by Kristen Minogue
Community mural in a Baltimore neighborhood. (BES-LTER)
Preserving the environment is often seen as a battle of development versus nature. But in America today, roughly three-fourths of us live in metropolitan areas. To preserve our health and the planet’s health, we need to create something new: A sustainable city.
Enter urban ecology. Plant ecologist Steward Pickett of the Cary Institute of Ecosystem Studies has been exploring the ecology of cities—hot spots where society, culture, economics and the environment collide—for more than two decades. In 1997, he and a handful of colleagues started the Baltimore Ecosystem Study, a long-term project that now involves more than 100 people. Pickett talks about some of their surprising discoveries in this edited Q&A. To learn more, you can meet him in person on Tuesday, Nov. 15, at the Smithsonian Environmental Research Center’s keynote evening lecture.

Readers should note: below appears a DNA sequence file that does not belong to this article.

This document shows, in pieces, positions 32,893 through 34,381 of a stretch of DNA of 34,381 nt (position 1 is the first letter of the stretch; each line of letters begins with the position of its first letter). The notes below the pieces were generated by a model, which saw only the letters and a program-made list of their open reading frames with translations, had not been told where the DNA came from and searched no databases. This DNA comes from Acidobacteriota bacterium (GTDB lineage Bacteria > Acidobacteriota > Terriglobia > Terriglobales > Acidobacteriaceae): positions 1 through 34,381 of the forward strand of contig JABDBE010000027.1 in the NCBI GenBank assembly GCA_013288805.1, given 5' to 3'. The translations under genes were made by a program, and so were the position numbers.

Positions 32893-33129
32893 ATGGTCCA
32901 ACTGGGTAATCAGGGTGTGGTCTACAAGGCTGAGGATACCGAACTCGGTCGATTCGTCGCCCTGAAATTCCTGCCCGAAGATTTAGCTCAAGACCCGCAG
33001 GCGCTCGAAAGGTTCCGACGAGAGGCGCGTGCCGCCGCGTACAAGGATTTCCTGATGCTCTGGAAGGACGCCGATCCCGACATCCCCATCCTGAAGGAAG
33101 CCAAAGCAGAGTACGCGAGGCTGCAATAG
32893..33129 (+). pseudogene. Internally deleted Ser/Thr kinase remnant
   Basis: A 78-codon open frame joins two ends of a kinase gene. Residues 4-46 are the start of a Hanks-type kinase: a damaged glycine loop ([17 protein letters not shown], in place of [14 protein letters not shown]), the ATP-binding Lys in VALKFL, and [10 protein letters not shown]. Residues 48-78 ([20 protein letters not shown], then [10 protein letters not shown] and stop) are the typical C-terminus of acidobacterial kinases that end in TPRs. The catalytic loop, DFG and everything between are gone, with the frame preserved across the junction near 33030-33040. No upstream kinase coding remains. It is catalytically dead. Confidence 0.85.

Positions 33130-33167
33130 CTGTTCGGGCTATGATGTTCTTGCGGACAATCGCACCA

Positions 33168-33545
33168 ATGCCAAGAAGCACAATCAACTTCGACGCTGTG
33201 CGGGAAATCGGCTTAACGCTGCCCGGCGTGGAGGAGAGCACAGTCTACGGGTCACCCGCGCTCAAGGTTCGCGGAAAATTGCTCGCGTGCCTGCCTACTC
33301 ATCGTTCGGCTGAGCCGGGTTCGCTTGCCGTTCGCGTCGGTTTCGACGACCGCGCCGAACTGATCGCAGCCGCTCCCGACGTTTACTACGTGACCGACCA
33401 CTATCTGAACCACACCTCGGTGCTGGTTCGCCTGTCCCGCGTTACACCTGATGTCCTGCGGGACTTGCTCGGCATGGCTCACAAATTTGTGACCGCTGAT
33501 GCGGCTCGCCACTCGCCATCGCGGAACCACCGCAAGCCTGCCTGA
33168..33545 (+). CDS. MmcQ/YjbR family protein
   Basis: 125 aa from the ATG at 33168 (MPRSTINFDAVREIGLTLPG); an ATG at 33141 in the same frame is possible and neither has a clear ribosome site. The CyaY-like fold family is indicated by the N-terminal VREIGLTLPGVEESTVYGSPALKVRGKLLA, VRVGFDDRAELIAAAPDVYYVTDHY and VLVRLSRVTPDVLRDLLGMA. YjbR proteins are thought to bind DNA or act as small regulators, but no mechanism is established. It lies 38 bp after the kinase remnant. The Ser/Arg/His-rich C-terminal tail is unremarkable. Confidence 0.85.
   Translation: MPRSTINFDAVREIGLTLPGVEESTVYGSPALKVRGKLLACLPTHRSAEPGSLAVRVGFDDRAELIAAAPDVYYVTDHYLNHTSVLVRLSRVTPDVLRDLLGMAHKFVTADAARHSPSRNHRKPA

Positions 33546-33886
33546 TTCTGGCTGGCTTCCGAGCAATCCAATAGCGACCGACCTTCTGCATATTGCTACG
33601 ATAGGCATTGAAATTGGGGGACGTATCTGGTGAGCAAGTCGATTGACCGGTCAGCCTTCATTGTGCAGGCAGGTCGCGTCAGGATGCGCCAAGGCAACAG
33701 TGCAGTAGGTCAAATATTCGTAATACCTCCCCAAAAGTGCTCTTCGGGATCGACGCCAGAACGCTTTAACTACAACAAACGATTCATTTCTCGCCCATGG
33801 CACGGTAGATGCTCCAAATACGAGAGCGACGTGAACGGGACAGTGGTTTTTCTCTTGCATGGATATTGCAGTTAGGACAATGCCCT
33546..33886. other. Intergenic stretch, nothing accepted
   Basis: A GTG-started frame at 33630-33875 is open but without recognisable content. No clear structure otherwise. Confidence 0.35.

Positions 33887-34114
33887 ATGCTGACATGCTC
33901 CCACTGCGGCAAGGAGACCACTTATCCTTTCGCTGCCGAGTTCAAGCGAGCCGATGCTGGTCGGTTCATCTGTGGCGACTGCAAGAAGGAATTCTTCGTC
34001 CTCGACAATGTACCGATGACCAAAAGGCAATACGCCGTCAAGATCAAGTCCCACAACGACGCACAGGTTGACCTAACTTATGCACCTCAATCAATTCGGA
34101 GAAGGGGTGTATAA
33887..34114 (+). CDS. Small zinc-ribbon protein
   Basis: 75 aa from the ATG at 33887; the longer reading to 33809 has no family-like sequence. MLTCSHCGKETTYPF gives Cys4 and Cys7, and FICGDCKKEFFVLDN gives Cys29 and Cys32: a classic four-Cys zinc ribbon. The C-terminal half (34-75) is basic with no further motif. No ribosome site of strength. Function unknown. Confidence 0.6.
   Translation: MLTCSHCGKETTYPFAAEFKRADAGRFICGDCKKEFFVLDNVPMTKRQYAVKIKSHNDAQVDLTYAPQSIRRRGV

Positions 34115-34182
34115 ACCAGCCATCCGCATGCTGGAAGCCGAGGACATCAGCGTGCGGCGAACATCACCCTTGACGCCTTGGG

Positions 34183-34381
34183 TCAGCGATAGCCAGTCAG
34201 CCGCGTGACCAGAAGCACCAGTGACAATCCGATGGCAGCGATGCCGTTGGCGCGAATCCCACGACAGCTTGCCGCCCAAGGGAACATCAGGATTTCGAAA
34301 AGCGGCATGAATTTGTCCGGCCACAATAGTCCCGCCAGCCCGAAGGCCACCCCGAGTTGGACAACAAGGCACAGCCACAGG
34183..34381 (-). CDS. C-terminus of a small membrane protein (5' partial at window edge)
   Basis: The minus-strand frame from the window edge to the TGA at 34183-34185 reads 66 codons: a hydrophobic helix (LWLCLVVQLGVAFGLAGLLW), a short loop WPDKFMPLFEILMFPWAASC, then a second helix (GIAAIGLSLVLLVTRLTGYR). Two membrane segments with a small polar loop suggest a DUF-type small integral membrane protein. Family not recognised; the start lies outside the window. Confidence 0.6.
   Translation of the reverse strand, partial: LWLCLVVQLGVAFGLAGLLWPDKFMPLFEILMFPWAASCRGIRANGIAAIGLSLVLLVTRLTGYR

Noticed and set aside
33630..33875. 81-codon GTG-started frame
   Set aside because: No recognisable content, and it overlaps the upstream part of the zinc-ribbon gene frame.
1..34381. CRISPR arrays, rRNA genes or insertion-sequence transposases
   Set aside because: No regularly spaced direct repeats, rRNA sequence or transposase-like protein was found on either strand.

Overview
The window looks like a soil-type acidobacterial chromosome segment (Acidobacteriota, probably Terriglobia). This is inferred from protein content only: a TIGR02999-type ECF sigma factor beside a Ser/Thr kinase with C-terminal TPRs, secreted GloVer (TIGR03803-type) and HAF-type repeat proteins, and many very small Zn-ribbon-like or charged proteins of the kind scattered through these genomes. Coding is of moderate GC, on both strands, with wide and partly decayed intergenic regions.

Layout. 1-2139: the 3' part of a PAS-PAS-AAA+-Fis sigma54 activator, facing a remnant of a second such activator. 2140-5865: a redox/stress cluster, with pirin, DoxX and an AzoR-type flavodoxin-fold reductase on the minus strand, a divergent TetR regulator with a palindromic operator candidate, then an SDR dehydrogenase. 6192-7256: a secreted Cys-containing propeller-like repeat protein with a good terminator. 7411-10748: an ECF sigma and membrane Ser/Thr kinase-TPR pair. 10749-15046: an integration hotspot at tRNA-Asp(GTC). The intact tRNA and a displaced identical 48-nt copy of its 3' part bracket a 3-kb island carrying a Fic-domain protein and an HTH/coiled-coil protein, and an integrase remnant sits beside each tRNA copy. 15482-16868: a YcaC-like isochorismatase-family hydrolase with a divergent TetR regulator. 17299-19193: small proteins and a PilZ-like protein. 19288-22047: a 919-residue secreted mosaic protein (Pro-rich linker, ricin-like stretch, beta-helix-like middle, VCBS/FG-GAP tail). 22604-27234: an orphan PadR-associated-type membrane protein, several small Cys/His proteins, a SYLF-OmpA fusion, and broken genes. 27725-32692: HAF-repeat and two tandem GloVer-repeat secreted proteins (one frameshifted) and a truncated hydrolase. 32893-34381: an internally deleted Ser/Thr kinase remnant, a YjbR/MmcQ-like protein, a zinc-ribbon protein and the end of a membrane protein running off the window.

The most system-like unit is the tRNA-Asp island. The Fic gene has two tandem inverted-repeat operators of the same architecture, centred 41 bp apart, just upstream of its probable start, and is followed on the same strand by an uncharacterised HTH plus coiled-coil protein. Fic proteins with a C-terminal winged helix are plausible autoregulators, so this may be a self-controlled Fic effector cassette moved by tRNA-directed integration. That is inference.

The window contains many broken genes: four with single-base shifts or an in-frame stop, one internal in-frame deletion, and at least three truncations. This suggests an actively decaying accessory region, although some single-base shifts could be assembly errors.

*Note: Edited for brevity and clarity
Steward Pickett (Xiaofang Hu)
How strange was the idea of “urban ecology” when you began?
It was sort of a marginal pursuit. Most ecologists in the United States preferred to think they were working in pristine areas, or at least in areas where the human hand was relatively light on the land… There was this deep, deep bias in ecology to not look at places where people were part of the system … Urban ecology is kind of a way to say, let’s recognize this and see what it’s doing. Click to continue »